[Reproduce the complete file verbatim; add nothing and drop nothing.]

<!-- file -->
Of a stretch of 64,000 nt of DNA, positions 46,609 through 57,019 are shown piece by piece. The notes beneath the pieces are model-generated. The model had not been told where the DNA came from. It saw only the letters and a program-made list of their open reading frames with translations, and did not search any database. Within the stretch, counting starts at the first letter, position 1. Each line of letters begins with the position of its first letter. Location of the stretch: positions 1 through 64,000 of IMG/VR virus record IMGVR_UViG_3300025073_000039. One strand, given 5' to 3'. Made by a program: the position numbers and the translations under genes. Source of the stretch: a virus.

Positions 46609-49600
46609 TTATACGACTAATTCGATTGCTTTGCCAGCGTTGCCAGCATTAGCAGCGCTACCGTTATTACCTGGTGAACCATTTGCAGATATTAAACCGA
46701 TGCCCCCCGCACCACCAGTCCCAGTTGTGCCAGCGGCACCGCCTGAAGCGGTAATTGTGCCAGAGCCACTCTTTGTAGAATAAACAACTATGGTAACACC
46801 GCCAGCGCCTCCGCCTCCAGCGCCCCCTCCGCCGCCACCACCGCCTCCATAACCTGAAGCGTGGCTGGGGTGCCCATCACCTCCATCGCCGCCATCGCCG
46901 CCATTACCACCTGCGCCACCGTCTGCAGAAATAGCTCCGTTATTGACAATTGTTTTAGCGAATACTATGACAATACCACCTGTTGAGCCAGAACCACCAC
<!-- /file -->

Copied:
Of a stretch of 64,000 nt of DNA, positions 46,609 through 57,019 are shown piece by piece. The notes beneath the pieces are model-generated. The model had not been told where the DNA came from. It saw only the letters and a program-made list of their open reading frames with translations, and did not search any database. Within the stretch, counting starts at the first letter, position 1. Each line of letters begins with the position of its first letter. Location of the stretch: positions 1 through 64,000 of IMG/VR virus record IMGVR_UViG_3300025073_000039. One strand, given 5' to 3'. Made by a program: the position numbers and the translations under genes. Source of the stretch: a virus.

Positions 46609-49600
46609 TTATACGACTAATTCGATTGCTTTGCCAGCGTTGCCAGCATTAGCAGCGCTACCGTTATTACCTGGTGAACCATTTGCAGATATTAAACCGA
46701 TGCCCCCCGCACCACCAGTCCCAGTTGTGCCAGCGGCACCGCCTGAAGCGGTAATTGTGCCAGAGCCACTCTTTGTAGAATAAACAACTATGGTAACACC
46801 GCCAGCGCCTCCGCCTCCAGCGCCCCCTCCGCCGCCACCACCGCCTCCATAACCTGAAGCGTGGCTGGGGTGCCCATCACCTCCATCGCCGCCATCGCCG
46901 CCATTACCACCTGCGCCACCGTCTGCAGAAATAGCTCCGTTATTGACAATTGTTTTAGCGAATACTATGACAATACCACCTGTTGAGCCAGAACCACCAC